Once I finished this book I cried for a good 20 minutes, full on sobbing, because this book is so powerful. It is written beautifully and gives such an insight into the world that was created to dehumanise people, and yet still there was hope throughout that may have been suffocated at times but always managed to keep breathing. This is definitely a must read and I need to get this book in a physical format so that I can read it again. Absolutely amazing and something I will recommend to everyone I know.

Thank you so much to NetGalley for a free eCopy of this book in return for an unbiased review.

The Boy in the Striped Pyjamas, breaking my heart one page at a time


I had been avoiding reading this book for the longest time. I was made to watch the film adaptation when I was in year 8 and despite being a self-professed lover of all literature WWII based and was too scared to bring myself to pick the book up because the movie scarred me too much. But finally, as a 21-year-old, I picked it up! Reading this as an “adult” definitely changed my perspective compared to how I would have reacted if I was younger. One part of this is due to me sadly having been exposed to more violent acts, both by the Nazis in WWII and in general fiction (both written and cinematic) and in real life, but it is also due to me being able to more fully understand what is going to happen and what Bruno is experiencing, even when he doesn’t know himself.

The most unique aspect of this book has to be that it is told through the eyes of a nine-year-old. This viewpoint means that, as an adult, I am very aware of what Bruno does not understand and of how those around him are reacting to the situation they have found themselves in. This really impacts how we experience his move from Berlin to “Out-With” (Auschwitz) and the people in pyjamas he can see from his bedroom window whom he desperately wants to meet. The innocence of the protagonist completely offsets the horrors which are being carried out in the background, which is a very odd position to be in as a reader as you know of the events which Bruno is blind to but are instead engrossed in the tale of Bruno’s life.

This is a book that I think everybody should read at some point in their life, it emphasises that everybody is essentially the same no matter what labels we assign to ourselves and others. The opposite of what the Nazis stood for and a very important message.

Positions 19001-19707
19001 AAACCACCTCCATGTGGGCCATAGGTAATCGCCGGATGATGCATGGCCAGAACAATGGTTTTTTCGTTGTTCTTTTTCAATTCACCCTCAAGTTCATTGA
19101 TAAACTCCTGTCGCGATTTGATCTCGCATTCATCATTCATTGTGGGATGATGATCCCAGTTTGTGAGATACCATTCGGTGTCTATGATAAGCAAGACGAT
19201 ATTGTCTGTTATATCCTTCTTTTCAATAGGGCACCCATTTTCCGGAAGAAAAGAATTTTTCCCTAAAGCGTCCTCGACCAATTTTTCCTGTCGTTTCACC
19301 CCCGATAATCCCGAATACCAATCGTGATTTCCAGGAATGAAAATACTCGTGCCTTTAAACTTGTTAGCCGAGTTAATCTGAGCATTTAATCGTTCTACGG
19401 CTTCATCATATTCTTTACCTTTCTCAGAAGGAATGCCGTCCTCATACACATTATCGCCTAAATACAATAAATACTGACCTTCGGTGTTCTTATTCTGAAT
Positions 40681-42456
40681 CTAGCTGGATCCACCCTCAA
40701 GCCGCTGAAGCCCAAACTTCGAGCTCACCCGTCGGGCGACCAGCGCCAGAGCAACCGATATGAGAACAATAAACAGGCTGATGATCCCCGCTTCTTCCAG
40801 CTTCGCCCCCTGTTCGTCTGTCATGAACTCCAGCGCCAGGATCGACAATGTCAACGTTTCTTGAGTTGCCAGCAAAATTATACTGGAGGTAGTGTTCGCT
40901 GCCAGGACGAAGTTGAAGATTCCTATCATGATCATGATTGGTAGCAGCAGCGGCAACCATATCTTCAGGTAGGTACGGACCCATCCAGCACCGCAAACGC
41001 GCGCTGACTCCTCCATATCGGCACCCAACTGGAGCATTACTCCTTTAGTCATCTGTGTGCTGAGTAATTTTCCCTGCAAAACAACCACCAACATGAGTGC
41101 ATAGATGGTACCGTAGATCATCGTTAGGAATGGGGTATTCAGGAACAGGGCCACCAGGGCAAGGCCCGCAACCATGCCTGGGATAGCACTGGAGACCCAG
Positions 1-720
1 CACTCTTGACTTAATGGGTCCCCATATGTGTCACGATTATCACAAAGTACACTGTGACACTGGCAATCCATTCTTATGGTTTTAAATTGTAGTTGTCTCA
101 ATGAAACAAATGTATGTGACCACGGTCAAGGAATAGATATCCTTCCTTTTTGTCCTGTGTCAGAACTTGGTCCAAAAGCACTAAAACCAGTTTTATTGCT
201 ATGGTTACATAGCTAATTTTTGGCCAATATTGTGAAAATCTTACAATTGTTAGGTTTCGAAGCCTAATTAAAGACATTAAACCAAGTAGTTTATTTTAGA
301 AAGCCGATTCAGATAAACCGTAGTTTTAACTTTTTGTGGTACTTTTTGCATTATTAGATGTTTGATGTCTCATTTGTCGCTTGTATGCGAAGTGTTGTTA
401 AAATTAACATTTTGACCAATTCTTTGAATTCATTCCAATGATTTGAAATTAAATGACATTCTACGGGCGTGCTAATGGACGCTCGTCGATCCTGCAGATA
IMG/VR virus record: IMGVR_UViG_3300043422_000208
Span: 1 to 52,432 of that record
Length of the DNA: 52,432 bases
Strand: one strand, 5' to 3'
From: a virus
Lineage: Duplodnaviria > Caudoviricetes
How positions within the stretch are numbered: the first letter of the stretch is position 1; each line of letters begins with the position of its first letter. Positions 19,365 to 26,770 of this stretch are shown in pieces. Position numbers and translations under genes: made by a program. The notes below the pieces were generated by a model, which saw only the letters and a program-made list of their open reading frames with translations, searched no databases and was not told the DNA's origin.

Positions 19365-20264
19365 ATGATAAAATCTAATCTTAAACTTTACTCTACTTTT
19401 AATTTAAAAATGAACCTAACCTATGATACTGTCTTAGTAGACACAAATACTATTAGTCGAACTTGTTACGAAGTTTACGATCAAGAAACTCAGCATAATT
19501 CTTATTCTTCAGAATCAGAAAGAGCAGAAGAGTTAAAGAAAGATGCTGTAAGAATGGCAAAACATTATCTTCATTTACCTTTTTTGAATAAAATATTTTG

Ghosts of Marvel? Will this be unique?


This comic was not what I had expected from the cover, although seeing as this is only volume 1 it may develop into what I expected in the future. I’ll definitely be finding out as I am 100% continuing with this series! Jeremy Corbin’s (the direct contrast between this character and Jeremy Corbin the MP in Britain makes me laugh!) life is suddenly turned upside down when he is told that his father has passed away, and what he had believed was his fathers’ life story is shown to be false. Suddenly he is involved with the CIA, Nazis and his life is in almost constant danger. I’m liking the mixture of the current day and the past, with WWII being my favourite time in history to learn about. There is a Steve Rodgers aspect to this, very much getting a little bit of Hydra feels, but not in a bad way. I’m enjoying the plotline and looking forward to seeing how it develops in the future, really hoping that it will be a unique storyline which will just make this comic series so much better. Fingers crossed! Thanks to NetGalley for an eCopy of this comic in return for an honest review.

Second Generation, the story of a concentration camp survivor’s son


Firstly, I’d like to say thank you to NetGalley for providing me with an eCopy of this graphic novel in return for an unbiased review. This graphic novel based around the Jewish persecution in WWII is a little different from other novels on the subject, not only is the art within drawn in a more humorous manner than usual, but the perspective is from that of the victim’s son. Second Generation tells the story of how Jews who suffered at the hands of the Nazis had an impact on their family around them once the nightmare of the concentration camps was far in their past.

It was so interesting to read how Michel interpreted his fathers’ experiences and how he felt alienated from his father due to his decision to withhold and disclose certain varying aspects of his life history, depending on the situation and the timing. It also affected what he and his siblings felt they could do in their childhoods, so not to affect their father. He mentions that he feels like he never had the chance to experience teenage angst because his fathers’ opportunity was taken by the Nazis, and despite this being a small issue it really impacts an individuals childhood experience and how their personalities are shaped. There was, for someone who has no family history of being affected by the Nazis, a surprising amount of impact passed down the generations to those who weren’t even born when the Nazis were in power. This was very sad but very interesting to learn about.

I really enjoyed this graphic novel, and although I am biased as I have a fascination with anything based around WWII I genuinely think this will be a book enjoyed by a large number of people and one that should be promoted more. A five star read for me.—the-things-i-didn-t-tell-my-father